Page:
In a PowerPoint presentation, any fancy transitions, sounds, and other effects that have no discernible purpose, use, or benefit.
Some critics contend that PowerPoint's emphasis on bullets and animated graphics is anathema to the kind of critical thinking students should be learning in class.
'Beware of PowerPointlessness,' said Jamie McKenzie, the publisher of From Now On, an online journal about educational technology.
—Lisa Guernsey, "Learning, One Bullet Point at a Time," The New York Times, May 31, 2001
PowerPointlessness (a term I first encountered on a trip to Australia) is a problem that reaches beyond schools into the business world.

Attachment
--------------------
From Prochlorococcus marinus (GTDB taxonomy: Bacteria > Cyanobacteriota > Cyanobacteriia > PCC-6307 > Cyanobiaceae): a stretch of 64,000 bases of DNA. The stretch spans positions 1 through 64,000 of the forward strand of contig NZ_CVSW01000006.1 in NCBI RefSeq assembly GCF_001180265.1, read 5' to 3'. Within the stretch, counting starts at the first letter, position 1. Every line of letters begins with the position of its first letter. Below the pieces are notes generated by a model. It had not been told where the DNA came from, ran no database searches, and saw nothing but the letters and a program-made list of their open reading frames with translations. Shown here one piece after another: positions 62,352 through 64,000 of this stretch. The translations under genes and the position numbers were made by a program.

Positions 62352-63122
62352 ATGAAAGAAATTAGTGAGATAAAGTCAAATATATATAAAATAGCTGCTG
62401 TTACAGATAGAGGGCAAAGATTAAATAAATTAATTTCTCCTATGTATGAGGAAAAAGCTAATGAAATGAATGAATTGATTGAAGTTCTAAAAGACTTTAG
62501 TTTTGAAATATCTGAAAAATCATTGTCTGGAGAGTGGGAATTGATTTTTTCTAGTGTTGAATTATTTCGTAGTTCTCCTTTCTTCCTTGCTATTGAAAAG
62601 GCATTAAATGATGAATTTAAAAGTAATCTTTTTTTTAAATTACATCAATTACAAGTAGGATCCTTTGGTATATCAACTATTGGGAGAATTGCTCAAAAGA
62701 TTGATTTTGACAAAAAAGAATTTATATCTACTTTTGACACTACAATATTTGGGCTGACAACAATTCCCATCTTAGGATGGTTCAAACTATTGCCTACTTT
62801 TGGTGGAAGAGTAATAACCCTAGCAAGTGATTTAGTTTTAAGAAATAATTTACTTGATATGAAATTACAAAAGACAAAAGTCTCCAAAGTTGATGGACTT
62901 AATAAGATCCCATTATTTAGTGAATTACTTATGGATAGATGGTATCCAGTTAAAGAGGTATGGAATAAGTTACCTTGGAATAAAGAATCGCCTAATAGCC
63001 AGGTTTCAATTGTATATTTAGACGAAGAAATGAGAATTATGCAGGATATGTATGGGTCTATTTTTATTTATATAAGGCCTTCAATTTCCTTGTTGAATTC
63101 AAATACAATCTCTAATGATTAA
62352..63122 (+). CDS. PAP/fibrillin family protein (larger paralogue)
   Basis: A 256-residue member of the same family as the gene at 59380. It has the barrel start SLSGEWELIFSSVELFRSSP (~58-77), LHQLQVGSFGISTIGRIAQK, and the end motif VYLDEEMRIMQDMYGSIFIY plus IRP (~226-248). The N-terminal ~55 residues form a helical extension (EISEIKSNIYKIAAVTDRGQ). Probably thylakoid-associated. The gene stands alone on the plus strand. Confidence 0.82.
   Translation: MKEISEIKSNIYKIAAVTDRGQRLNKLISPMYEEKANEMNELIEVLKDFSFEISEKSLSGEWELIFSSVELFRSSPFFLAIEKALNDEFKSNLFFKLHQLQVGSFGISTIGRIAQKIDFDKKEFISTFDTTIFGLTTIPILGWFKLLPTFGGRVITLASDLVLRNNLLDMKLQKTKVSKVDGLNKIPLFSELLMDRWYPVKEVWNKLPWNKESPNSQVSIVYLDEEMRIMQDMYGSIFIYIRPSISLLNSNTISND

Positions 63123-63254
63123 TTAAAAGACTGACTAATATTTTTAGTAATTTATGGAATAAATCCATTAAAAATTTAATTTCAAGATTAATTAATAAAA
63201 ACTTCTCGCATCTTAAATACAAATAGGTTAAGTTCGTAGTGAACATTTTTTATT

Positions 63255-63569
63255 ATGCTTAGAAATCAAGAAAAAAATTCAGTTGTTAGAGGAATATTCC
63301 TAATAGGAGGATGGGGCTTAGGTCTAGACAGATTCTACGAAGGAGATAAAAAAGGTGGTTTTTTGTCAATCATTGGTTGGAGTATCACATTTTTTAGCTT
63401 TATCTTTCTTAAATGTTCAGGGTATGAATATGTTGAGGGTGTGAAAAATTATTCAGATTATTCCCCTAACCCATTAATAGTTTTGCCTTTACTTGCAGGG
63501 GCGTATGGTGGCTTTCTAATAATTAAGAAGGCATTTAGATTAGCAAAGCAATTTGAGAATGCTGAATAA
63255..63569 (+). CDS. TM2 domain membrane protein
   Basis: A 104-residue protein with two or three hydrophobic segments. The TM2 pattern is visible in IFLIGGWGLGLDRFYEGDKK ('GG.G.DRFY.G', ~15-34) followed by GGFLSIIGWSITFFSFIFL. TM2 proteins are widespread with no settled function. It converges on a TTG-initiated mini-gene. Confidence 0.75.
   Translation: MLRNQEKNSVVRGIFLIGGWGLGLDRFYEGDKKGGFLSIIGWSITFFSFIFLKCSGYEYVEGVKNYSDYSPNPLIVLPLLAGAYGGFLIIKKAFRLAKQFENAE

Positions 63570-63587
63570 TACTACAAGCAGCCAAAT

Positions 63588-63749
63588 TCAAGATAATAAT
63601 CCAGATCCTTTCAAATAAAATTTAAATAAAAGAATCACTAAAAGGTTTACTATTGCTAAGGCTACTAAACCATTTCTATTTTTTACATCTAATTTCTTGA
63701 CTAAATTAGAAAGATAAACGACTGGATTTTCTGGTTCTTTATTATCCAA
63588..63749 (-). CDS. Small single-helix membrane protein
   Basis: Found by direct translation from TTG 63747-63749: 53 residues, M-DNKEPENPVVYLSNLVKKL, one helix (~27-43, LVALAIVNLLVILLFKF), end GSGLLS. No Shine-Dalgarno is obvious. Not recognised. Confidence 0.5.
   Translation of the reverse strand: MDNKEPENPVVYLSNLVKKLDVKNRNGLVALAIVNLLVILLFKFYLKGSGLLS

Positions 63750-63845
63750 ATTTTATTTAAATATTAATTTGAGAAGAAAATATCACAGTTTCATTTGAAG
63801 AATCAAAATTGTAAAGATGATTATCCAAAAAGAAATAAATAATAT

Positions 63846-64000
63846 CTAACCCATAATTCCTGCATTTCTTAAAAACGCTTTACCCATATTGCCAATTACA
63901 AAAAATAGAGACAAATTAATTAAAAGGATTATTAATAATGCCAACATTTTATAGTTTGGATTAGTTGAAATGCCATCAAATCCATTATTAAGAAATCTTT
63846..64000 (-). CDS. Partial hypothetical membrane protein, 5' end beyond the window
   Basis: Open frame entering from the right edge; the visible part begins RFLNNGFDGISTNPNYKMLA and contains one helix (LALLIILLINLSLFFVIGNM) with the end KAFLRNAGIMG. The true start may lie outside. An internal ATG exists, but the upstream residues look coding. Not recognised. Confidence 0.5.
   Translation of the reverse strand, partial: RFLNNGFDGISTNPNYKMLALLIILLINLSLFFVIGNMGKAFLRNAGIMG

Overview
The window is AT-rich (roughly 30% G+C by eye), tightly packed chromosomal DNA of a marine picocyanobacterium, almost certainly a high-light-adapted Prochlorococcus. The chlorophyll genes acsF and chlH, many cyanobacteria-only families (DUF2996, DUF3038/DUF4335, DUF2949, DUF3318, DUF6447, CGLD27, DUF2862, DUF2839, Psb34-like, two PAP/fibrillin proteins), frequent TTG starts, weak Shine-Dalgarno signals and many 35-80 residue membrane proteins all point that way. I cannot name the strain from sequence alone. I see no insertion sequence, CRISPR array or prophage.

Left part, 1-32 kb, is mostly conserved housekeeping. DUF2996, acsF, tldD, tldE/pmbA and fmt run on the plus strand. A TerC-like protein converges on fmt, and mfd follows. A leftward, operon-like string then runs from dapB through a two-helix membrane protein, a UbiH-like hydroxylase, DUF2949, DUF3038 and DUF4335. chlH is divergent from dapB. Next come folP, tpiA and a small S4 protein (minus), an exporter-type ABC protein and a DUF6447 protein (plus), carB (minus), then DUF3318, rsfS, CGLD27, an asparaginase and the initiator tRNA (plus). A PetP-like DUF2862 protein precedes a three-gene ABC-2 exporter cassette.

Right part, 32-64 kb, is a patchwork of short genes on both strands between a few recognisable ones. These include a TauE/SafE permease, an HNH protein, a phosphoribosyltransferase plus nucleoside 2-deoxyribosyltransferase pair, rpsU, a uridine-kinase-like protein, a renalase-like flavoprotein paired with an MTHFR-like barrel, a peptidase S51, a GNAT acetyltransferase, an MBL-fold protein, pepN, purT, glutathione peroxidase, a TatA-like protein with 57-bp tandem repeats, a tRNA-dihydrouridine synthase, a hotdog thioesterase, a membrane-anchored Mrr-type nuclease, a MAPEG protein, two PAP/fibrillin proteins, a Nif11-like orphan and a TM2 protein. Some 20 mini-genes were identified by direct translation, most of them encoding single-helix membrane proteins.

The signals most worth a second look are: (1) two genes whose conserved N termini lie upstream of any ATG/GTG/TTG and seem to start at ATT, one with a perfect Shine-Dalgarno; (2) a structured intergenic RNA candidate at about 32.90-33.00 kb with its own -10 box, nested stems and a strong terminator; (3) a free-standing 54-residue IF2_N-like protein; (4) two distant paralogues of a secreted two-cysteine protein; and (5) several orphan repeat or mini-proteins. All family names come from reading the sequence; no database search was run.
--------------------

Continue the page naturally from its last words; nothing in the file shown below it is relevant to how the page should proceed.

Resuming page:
—Jamie McKenzie, "Scoring Power Points," From Now On, September, 2000
Today's word gets used more in online pages than it does in offline newspapers and magazines. That makes it difficult to track down a first use. However, it appears as though Jamie McKenzie, the person quoted in the above citation, is responsible for popularizing the term. He first used it in the September, 2000 issue of his journal. I asked Mr. McKenzie about his Australian source. He put me in touch with Barb Jenkins, who works for the South Australia Department of Education Training and Employment. She confirms that, yes, she coined the word a few years ago.